|School||Cardiff School of Planning and Geography|
|External Subject Code||L723|
|Number of Credits||20|
|Language of Delivery||English|
|Module Leader||Dr Richard Gale|
This module provides an introduction to political geography and its key concepts of place, space and power and how their interrelationships affect and shape contemporary life. It explores the key theoretical and empirical issues of relevance to studies in political geography; for example, the interface between politics and the spatiality of government, the rise of the state and territoriality, the interplay of nation and nationalism, the scalar politics of place, and the inter-state relations – ‘geopolitics’ – that create globally extensive geographies of power.
The module will be delivered through a combination of approaches, including: lectures, seminars, class debates/quizzes, Field Study Visits and guided independent study.
Whilst studying this module, students will practice and develop the following skills:
Students will be assessed through two mechanisms. The first is a group presentation. Feedback on this presentation will provide the students with an opportunity to develop their thoughts in their second assignment; an individual essay.
If any students with disability are not able to participate fully in the group work, appropriate individual coursework will be set instead.
|Examination - Spring Semester||50||
Political Geography: Place, Space And Power Exam
The module begins with the main theoretical and foundational concepts of space, power and territoriality; globalisation, geographical scales and the state; identity, place and difference. Thereafter, we move on to empirically grounded applications of these concepts through engagement with particular case-studies. These cases are organised according to the different spatial scales to which they relate, from the politics of neighbourhood and place attachment, through city governance and urban movements to nation-state relations and ‘realpolitik’. However, a key concern of the course is to instil an understanding of how the politics that pertain to different spatial scales are often mutually constitutive and reinforcing.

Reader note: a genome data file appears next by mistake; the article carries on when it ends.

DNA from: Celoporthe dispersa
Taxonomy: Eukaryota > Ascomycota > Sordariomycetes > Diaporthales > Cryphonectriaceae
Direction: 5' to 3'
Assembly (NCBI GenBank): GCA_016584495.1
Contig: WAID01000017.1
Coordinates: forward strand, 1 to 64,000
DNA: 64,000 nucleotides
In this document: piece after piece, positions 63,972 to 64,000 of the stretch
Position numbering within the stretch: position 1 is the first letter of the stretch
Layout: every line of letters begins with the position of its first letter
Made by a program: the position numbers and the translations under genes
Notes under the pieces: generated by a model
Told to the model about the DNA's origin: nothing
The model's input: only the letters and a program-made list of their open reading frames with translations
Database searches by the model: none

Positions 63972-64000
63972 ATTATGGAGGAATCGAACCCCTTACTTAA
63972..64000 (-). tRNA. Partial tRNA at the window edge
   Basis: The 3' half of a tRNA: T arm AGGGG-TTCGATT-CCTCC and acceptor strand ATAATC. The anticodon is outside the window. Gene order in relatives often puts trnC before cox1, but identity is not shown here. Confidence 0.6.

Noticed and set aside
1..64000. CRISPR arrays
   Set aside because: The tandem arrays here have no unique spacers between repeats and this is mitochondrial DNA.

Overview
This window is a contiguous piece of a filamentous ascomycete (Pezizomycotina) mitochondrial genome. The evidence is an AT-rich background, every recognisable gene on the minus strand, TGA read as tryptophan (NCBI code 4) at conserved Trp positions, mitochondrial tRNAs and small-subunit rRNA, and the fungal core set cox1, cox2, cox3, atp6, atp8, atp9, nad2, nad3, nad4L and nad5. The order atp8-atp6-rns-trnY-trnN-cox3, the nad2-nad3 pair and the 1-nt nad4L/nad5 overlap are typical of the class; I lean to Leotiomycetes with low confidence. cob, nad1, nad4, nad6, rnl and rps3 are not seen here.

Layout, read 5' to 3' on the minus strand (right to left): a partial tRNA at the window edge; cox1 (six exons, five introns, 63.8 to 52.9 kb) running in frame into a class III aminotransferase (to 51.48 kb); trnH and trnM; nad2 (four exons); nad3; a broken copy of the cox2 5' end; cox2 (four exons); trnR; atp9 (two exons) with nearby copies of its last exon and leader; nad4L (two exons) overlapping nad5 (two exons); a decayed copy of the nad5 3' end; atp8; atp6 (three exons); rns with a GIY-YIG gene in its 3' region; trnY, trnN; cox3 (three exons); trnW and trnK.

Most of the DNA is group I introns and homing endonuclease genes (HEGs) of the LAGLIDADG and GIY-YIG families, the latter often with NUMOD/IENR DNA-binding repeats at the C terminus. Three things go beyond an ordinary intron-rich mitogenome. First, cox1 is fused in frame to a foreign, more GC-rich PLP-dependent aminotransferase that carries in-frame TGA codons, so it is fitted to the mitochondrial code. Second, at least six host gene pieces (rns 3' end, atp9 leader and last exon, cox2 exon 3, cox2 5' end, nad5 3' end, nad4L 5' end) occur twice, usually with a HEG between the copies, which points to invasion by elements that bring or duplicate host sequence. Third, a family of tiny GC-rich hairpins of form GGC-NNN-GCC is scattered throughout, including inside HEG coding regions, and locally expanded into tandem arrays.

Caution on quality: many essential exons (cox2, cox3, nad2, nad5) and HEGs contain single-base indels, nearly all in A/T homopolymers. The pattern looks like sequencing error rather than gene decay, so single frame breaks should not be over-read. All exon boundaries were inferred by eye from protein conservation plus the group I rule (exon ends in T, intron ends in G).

**Agnew, J., Mitchell, K. and Toal, G. (Eds.) (2002) A Companion to Political Geography. Oxford: Blackwell.
*Blacksell, M. (2006) Political Geography. London: Routledge.
*Painter, J. and Jeffrey, A. (2009) Political Geography: An Introduction to Space and Power. Sage. London.
*Taylor, P. J. and Flint, C. (2000) Political Geography. World-Economy, Nation-State and Locality. Prentice Hall: Essex. Fourth Edition.
Cox, K. (2002) Political Geography. Territory, State and Society. Oxford: Blackwell.
Dikshit, R. D. (Ed.) (1997) Developments in Political Geography. A Century of Progress. Sage Publications: London.
Gallaher, C., Dahlman, C., Gilmartin, M. and Mountz, A. (2009) Key Concepts in Political Geography. Sage. London.
Glassner, M. I. (1996) Political Geography. John Wiley and Sons: New York. Second Edition.
Jones, M., Jones, R. and Woods, M. (2004) An Introduction to Political Geography. London: Routledge.
Muir, R. (1997) Political Geography. An Introduction. Macmillan: London.